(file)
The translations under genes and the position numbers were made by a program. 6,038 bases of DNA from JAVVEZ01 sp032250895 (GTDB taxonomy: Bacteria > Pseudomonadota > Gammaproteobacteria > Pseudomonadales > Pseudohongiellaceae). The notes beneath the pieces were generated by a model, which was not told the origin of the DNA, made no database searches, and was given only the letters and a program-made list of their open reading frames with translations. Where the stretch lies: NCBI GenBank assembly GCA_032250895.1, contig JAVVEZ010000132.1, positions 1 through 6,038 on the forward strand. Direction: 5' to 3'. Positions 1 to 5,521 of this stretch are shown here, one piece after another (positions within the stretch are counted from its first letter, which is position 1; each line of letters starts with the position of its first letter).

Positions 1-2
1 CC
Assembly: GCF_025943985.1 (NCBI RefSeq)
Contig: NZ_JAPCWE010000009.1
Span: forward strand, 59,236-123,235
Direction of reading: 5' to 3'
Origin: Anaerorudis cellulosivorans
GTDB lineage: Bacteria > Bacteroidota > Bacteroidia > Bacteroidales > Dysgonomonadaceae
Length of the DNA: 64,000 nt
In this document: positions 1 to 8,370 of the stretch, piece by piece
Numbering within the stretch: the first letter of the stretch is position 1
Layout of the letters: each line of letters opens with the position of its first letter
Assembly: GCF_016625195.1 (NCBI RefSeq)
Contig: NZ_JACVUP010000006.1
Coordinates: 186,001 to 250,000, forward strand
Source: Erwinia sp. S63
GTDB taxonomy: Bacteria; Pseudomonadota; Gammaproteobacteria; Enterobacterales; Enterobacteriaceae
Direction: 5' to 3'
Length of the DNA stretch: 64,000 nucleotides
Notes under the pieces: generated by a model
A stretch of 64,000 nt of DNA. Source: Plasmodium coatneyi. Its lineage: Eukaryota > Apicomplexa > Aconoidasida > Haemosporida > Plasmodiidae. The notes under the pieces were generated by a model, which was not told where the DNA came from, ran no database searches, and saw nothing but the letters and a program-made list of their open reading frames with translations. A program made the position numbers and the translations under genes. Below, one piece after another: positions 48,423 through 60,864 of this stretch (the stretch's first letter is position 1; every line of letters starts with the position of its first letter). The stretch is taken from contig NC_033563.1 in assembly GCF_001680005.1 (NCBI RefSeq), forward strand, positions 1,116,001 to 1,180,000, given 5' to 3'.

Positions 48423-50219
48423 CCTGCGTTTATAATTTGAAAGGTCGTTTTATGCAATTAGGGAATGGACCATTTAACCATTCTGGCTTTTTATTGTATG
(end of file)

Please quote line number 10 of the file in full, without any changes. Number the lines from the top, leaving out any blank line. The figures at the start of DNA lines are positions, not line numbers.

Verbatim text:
Length of the DNA: 64,000 nt